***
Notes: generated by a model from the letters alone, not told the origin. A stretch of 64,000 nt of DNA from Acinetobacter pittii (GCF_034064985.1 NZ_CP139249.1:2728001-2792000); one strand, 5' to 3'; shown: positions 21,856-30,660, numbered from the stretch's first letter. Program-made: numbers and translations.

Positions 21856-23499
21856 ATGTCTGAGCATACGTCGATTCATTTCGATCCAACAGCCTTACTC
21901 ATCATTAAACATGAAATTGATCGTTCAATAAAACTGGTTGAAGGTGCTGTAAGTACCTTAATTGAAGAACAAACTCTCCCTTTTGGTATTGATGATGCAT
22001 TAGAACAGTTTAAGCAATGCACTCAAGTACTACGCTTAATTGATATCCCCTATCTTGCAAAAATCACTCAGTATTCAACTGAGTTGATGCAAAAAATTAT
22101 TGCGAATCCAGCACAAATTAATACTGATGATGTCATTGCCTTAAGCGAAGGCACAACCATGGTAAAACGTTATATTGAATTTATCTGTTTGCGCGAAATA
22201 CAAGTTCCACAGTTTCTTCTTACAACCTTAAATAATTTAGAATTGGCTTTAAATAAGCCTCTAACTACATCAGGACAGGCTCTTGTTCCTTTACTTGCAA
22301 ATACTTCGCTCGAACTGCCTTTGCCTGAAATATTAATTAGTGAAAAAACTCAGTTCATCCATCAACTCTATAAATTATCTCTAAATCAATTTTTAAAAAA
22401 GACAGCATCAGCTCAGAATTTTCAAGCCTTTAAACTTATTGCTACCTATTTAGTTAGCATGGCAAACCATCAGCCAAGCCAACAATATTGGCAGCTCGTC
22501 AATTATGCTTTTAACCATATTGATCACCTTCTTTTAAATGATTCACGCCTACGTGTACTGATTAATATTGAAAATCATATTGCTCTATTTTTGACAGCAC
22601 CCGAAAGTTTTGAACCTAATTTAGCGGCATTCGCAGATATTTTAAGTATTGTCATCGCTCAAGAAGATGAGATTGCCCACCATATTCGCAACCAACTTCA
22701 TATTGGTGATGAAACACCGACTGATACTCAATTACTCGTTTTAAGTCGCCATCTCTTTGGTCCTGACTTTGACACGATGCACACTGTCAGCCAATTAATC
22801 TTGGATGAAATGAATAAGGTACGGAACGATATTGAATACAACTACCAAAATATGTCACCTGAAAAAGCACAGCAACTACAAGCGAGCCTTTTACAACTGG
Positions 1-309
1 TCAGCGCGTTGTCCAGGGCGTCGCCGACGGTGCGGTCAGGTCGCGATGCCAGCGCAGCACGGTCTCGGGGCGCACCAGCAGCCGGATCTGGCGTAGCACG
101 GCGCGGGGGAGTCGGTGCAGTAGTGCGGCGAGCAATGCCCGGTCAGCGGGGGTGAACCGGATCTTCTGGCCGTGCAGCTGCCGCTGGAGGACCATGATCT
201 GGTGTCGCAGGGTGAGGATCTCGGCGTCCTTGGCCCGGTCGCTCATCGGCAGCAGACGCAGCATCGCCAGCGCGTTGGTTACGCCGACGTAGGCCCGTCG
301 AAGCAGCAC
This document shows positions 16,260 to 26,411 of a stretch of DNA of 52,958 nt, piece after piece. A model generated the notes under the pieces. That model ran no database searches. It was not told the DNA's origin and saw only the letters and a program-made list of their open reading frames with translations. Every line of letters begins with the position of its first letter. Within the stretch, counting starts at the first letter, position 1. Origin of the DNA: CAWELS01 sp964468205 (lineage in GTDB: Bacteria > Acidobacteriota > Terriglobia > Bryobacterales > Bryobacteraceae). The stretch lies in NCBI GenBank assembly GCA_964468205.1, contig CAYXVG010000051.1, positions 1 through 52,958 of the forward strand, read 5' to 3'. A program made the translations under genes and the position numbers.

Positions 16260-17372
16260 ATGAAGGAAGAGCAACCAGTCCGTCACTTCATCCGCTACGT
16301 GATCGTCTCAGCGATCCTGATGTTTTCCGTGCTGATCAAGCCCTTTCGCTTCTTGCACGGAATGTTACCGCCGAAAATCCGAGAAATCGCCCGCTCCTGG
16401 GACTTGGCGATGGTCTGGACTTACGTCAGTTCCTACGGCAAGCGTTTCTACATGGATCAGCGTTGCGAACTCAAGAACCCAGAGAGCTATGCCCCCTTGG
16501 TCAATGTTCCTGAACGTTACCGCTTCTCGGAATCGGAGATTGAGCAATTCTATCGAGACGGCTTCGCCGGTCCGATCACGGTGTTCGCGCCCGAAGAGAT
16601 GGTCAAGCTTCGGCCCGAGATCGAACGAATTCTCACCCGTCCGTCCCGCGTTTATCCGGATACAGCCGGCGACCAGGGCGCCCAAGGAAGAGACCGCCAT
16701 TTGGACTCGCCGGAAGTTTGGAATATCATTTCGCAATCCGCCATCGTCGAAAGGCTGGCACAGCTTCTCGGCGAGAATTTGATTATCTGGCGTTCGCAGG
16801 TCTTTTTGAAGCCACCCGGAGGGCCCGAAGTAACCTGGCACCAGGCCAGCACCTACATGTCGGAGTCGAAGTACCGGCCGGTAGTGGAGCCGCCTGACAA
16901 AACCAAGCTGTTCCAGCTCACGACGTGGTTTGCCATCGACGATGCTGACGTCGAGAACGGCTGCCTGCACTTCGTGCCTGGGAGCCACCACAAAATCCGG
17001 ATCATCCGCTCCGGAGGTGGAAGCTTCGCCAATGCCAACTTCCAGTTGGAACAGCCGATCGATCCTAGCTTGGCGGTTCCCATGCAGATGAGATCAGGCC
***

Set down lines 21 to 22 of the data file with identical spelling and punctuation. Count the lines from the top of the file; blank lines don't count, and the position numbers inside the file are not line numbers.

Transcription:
16260 ATGAAGGAAGAGCAACCAGTCCGTCACTTCATCCGCTACGT
16301 GATCGTCTCAGCGATCCTGATGTTTTCCGTGCTGATCAAGCCCTTTCGCTTCTTGCACGGAATGTTACCGCCGAAAATCCGAGAAATCGCCCGCTCCTGG